When you attract talent to you, you’re no longer in a position where you’re desperate for the next hire. This is a matter of building up a sphere of influence through referrals and brand recognition.

True leadership is based on personal development which leads to influence [15:12]

Mack and Ria have built a methodology around transforming yourself and your business. And the foundation of this methodology is leadership development. They think of leadership as the positive influence that you have over other people based on character development.

“Whatever it is they’re trying to accomplish, if they want better people on their team, if they want more business, they want better referrals … that’s based on influence,” Mack explains.

Develop authentic influence [17:50]

The influence that they’re encouraging owners to cultivate isn’t a given based on having a position of power:

“It’s not about being the boss. It’s about developing positive influence with people,” Mack says. “Position is actually the lowest level of leadership. We have talked about the five levels of leadership by John Maxwell, the position is the lowest level.”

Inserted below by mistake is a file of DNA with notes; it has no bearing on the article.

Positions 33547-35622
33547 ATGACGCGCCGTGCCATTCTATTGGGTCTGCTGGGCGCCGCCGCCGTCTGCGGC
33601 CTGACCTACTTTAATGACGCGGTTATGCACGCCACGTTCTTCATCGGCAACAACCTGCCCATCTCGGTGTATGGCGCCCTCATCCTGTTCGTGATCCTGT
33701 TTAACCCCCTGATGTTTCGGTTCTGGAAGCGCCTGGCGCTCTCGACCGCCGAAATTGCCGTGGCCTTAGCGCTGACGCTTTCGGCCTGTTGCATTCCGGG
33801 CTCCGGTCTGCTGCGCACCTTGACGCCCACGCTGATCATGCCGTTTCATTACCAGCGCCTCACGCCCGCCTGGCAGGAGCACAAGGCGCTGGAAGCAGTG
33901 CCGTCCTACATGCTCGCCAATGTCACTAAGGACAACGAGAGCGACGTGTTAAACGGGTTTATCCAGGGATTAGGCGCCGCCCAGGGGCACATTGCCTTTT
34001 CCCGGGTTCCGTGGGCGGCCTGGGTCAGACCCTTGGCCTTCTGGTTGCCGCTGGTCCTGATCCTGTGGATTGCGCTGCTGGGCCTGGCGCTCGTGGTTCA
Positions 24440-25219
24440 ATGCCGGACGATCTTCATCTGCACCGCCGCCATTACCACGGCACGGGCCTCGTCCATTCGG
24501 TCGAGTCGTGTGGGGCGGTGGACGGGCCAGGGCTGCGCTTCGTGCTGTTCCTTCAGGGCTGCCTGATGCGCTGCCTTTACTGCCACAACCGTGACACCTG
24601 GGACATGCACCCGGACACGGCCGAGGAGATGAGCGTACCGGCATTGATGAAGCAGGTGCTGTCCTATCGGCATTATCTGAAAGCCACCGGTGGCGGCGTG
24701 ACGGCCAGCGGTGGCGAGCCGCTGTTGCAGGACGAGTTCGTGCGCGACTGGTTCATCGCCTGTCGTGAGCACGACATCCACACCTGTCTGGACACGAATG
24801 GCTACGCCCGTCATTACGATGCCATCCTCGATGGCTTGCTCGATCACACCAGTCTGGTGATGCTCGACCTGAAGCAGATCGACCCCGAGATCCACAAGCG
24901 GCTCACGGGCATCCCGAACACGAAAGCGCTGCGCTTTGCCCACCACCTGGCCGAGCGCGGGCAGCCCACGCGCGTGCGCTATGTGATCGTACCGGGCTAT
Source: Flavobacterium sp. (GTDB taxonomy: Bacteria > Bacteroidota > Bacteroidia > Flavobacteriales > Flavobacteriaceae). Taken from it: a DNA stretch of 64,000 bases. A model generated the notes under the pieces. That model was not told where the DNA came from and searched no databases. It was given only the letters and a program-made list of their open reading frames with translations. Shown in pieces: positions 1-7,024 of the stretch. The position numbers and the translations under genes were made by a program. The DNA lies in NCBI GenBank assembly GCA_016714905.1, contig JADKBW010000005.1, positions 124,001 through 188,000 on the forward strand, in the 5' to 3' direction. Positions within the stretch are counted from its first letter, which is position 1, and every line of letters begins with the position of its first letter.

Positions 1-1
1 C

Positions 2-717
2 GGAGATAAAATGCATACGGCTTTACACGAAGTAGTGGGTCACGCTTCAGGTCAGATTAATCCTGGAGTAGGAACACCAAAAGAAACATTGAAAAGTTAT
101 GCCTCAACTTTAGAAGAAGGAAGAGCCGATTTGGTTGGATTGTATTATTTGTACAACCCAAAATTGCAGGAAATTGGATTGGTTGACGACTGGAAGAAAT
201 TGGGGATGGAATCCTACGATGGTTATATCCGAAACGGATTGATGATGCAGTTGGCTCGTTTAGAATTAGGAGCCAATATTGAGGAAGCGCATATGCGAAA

Mack calls this “artificial influence,” when you have influence simply based on a position. Instead, he wants to encourage people to develop “authentic influence” that you have to earn.

Creating influence isn’t a selfish act, it actually involves building up those around you. “When we have more influence, life gets better, right? We’ve got more options. We’ve got more opportunities, and we cannot grow an organization — we cannot grow a company if we don’t grow the people in the organization,” Ria adds.